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China's new spacecraft returns to Earth: official
by Staff Writers
Beijing (AFP) May 8, 2020


China's new prototype spacecraft "successfully landed" on Friday, marking an important step in its ambitions to run a permanent space station and send astronauts to the moon.

The spacecraft -- which was launched Tuesday -- arrived safely at a predetermined site, the China Manned Space Agency said, after a hitch in an earlier part of the key test.

It said the cabin structure of the spacecraft had been confirmed on site as being intact.

The test vessel was launched with a cargo capsule aboard a new type of carrier rocket from the Wenchang launch site on the southern island of Hainan.

The space agency said the vessel was in orbit for two days and 19 hours and had completed a number of experiments.

The return has verified the spacecraft's capabilities such as its heat resistance -- vehicles re-entering Earth's atmosphere face high temperatures.

It is hoped the spaceship will one day transport astronauts to a space station that China plans to complete by 2022 -- and eventually to the Moon.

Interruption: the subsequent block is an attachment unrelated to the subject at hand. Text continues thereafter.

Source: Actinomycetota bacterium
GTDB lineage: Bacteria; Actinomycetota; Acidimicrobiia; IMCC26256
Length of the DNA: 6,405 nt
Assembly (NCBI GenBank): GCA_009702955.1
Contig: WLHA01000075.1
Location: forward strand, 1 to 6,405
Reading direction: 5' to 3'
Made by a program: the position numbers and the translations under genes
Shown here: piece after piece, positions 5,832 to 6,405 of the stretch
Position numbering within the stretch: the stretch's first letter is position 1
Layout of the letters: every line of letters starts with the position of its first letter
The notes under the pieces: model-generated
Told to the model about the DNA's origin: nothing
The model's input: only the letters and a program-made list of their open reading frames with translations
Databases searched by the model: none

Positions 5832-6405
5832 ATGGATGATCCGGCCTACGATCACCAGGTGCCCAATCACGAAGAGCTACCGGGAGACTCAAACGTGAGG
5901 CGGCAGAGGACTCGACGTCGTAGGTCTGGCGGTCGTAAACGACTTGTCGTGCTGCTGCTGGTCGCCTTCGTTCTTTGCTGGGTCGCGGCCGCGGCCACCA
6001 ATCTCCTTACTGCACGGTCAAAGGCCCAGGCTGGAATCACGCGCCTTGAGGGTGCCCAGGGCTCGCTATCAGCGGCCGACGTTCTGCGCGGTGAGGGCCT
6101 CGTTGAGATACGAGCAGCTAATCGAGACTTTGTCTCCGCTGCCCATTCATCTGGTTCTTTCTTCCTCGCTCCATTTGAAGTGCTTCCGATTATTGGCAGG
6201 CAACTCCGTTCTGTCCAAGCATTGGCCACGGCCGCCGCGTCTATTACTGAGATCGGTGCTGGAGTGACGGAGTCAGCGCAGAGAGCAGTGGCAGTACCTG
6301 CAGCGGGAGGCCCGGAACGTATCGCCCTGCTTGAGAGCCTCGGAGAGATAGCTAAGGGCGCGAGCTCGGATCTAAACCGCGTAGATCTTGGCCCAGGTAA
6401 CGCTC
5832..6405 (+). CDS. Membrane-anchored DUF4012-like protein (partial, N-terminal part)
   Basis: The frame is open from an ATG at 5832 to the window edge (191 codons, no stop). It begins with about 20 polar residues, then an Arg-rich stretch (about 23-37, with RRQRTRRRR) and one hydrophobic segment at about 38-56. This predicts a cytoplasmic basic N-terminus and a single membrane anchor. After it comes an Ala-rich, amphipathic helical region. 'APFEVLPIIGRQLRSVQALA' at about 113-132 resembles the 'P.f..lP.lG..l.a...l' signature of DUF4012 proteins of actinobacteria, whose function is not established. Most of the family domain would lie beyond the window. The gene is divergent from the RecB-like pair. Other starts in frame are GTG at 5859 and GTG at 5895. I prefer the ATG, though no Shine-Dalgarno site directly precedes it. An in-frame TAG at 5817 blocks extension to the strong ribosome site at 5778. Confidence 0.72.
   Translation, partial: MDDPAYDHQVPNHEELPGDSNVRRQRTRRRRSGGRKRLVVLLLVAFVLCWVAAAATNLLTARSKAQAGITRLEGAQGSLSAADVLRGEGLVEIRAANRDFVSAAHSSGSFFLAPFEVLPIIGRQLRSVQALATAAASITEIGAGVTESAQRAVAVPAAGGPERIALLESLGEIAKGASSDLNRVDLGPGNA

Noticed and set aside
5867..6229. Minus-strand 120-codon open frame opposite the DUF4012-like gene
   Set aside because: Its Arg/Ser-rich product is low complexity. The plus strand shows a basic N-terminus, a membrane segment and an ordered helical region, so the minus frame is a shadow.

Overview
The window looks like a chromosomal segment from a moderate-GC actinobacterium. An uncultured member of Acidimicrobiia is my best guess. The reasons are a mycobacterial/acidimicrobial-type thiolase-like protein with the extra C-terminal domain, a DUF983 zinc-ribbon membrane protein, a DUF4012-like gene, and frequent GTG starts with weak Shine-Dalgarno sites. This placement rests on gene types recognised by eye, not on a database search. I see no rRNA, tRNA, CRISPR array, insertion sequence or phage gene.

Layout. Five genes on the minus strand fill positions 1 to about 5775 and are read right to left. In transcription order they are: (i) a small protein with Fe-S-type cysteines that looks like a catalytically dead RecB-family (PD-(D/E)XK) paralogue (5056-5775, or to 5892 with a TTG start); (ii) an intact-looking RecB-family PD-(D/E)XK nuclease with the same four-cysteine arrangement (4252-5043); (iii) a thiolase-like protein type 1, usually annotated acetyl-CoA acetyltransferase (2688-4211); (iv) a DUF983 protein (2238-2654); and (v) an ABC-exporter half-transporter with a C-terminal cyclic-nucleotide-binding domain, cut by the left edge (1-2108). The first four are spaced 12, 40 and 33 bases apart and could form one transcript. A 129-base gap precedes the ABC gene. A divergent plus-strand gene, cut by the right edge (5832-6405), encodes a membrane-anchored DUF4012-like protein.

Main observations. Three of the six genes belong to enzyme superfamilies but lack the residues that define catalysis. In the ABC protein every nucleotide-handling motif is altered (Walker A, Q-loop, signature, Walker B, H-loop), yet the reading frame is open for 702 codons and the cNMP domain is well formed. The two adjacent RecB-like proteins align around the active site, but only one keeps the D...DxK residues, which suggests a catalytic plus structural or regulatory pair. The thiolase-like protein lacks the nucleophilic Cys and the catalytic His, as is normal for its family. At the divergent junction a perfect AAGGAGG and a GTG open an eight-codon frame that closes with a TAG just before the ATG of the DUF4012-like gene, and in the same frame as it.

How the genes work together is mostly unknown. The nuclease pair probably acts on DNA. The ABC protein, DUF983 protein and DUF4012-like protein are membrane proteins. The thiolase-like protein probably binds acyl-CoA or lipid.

The new prototype expands the number of crew that can be sent into space to six from three in an earlier model.

Friday's safe landing follows a snag in an earlier part of the test when an unspecified "anomaly" occurred during the return of the cargo capsule, which was designed to transport equipment.

The completion of the experiment had involved the maiden flight of the Long March 5B rocket, and came after two previous failures -- the Long March 7A malfunctioned in March, while the Long March 3B failed to take off in early April.

- Catching up -
Observers said the successful mission marks a milestone for China.

Andrew Jones, who reports on China's space activities for the SpaceNews website, said the country can "move ahead with its space station plans, and the first module may now launch in early 2021."